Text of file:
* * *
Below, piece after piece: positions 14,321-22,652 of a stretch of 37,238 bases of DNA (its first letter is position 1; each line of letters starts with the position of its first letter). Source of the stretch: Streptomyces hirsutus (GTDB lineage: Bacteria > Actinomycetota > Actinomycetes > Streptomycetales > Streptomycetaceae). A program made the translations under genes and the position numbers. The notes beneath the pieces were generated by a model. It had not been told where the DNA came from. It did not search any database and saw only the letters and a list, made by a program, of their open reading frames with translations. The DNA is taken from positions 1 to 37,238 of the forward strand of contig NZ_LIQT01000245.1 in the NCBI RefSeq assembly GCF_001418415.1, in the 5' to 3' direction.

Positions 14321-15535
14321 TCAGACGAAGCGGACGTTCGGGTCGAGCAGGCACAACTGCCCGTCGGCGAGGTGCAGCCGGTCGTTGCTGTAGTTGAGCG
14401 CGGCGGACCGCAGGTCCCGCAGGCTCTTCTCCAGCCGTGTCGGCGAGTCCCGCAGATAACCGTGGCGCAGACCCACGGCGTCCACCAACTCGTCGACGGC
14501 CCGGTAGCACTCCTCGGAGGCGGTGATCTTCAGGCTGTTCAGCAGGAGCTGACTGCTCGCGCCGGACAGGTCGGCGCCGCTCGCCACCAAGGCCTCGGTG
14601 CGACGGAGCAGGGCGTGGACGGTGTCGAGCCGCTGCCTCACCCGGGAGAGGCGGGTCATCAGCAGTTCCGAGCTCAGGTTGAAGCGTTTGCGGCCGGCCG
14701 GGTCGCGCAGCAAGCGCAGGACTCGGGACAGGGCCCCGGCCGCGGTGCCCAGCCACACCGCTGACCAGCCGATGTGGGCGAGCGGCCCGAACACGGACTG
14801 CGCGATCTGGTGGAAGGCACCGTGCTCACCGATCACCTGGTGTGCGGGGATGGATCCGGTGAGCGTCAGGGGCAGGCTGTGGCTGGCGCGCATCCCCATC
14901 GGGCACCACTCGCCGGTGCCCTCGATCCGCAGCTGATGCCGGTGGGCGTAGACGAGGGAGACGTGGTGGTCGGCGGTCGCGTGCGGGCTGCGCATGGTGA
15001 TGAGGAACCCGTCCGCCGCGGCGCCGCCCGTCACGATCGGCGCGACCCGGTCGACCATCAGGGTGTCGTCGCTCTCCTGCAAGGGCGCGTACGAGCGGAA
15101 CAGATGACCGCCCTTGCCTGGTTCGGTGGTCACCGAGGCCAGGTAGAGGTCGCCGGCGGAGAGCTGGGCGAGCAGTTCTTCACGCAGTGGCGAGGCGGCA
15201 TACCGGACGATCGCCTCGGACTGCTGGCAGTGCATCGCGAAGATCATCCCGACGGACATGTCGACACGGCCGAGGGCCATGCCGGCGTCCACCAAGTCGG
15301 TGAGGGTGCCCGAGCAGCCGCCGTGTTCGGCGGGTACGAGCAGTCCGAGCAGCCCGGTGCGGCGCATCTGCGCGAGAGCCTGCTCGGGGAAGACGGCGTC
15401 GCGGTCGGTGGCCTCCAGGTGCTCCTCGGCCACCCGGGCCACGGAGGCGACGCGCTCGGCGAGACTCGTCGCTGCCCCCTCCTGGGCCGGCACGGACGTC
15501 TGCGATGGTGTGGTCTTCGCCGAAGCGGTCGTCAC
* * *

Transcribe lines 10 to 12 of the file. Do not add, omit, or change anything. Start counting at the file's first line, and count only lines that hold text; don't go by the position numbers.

15001 TGAGGAACCCGTCCGCCGCGGCGCCGCCCGTCACGATCGGCGCGACCCGGTCGACCATCAGGGTGTCGTCGCTCTCCTGCAAGGGCGCGTACGAGCGGAA
15101 CAGATGACCGCCCTTGCCTGGTTCGGTGGTCACCGAGGCCAGGTAGAGGTCGCCGGCGGAGAGCTGGGCGAGCAGTTCTTCACGCAGTGGCGAGGCGGCA
15201 TACCGGACGATCGCCTCGGACTGCTGGCAGTGCATCGCGAAGATCATCCCGACGGACATGTCGACACGGCCGAGGGCCATGCCGGCGTCCACCAAGTCGG